The Atlanta Journal-Constitution
Attorneys for a 23-year-old Latino man announced Wednesday that they have reached a settlement with Cobb County in a lawsuit against the county’s police department.
Angel Francisco Castro Torres claimed in the lawsuit that two officers stopped him without cause, beat him and then jailed him on a pretext in an effort to get him deported.
Cobb County, in a statement issued late Wednesday night, said Castro Torres received $32,500 and the lawsuit was dismissed against the county and the officers involved, and that the settlement was no admission of county liability or wrongdoing. The statement also said the FBI and county internal affairs office investigated the officers’ conduct and found no policy or criminal violations.
The civil rights lawsuit filed in U.S. District Court in Atlanta alleged that Castro was riding his bike on South Cobb Drive in unincorporated Smyrna on March 26, 2010, when he was stopped by Officers Jeremiah M. Lignitz and Brian J. Walraven. The lawsuit said the officers asked to see Castro’s identification and inquired about his immigration status. At some point during the stop, the lawsuit alleged, Lignitz punched Castro, breaking his nose and eye socket.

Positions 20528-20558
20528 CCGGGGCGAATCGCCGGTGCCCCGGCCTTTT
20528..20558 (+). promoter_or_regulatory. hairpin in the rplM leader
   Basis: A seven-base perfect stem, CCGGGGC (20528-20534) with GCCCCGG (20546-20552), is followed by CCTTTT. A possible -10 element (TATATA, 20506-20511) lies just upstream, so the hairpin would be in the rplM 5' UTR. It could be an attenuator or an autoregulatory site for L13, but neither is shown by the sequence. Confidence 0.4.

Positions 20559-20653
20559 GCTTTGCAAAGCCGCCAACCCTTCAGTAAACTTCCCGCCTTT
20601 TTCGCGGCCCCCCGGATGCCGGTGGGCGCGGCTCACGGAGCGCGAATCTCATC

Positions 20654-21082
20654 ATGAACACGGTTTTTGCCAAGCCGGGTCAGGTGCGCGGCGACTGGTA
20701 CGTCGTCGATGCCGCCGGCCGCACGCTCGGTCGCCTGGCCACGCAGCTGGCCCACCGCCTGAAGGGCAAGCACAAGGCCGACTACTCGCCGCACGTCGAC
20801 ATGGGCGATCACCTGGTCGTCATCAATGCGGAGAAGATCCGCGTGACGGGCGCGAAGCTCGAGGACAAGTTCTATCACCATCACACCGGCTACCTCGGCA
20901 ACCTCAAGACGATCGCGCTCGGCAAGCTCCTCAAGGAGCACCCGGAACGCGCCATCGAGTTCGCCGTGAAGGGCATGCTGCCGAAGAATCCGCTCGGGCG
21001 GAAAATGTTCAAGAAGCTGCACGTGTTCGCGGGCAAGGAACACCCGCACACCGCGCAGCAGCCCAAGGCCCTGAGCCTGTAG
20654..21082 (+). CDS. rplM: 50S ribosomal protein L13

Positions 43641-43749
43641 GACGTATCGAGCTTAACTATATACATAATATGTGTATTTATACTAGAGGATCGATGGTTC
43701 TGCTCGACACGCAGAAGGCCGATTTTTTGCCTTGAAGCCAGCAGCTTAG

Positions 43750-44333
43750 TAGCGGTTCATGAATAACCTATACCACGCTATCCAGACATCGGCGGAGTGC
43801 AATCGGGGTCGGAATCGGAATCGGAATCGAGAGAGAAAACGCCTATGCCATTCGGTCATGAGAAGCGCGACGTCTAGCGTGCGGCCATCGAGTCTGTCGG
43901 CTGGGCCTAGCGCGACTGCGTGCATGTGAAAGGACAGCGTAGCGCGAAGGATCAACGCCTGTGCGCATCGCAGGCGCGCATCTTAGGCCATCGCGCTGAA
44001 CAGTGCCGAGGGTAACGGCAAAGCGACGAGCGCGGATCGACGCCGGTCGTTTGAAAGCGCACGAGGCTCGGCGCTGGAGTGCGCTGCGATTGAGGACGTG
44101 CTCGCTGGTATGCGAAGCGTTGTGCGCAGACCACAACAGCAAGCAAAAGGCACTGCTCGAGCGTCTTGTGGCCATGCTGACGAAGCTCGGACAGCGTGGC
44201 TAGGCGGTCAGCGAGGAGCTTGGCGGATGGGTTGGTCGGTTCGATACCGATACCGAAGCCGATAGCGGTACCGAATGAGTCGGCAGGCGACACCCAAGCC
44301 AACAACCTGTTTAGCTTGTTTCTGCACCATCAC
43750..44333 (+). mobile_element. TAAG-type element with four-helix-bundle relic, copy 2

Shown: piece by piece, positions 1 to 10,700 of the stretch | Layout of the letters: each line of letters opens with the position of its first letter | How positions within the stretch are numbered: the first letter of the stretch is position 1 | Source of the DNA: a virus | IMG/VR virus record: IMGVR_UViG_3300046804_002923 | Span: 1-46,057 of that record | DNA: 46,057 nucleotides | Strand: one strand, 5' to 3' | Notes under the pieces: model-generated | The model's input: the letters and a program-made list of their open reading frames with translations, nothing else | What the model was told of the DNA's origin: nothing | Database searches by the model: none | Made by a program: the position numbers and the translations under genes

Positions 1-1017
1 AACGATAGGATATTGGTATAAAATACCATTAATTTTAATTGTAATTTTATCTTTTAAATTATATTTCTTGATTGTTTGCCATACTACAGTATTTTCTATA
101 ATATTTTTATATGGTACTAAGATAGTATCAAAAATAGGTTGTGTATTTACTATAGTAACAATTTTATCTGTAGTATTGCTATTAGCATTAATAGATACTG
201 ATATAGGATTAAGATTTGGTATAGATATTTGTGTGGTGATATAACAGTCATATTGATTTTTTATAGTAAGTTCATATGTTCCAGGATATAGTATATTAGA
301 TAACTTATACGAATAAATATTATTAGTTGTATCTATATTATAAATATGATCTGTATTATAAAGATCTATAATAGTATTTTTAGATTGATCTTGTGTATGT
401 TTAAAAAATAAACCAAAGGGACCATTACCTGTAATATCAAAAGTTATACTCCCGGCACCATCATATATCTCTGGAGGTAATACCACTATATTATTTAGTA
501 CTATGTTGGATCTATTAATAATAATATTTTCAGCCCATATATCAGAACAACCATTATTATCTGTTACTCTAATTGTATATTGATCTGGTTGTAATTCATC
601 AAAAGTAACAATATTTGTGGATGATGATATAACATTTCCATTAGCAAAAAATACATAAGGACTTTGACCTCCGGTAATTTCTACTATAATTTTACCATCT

Castro was arrested on two charges of obstructing a law enforcement officer, which were later dismissed.
The police report and arrest warrants offered a different version of the incident when the man was stopped. Officers stated that they noticed Castro riding his bicycle because he was wearing unspecified “gang attire.” The officers reportedly stopped Castro when he rode his bicycle into the crosswalk in front of them, almost striking their patrol car. They stated that Castro gave his name but was evasive when questioned about his date of birth.
At one point, the police report said, Castro tried to break away from the officers, so Lignitz grabbed him and pushed him against the patrol car. Lignitz stated he struck Castro with his forearm when Castro tried to reach toward the officer’s duty belt to grab his Taser.
Castro was represented by Brian Spears as well as the Southern Poverty Law Center and the National Immigration Project, two organizations that say their goal is to put an end to a program that has resulted in the deportation of more than 6,500 illegal immigrants from the Cobb County jail. The program, known as 287(g), is a local-federal partnership that trains deputies to identify inmates who are in the country illegally and hand them over to Immigration and Customs Enforcement officials. Gwinnett, Hall and Whitfield counties and the Georgia State Patrol also participate in 287(g).
“No amount of money can ever make up for the blatant violations of our client’s constitutional and civil rights or the injuries he suffered,” Mary Bauer, legal director for the Southern Poverty Law Center, said in a news release. “But we hope this settlement sends a clear message that these types of abuses won’t be tolerated.”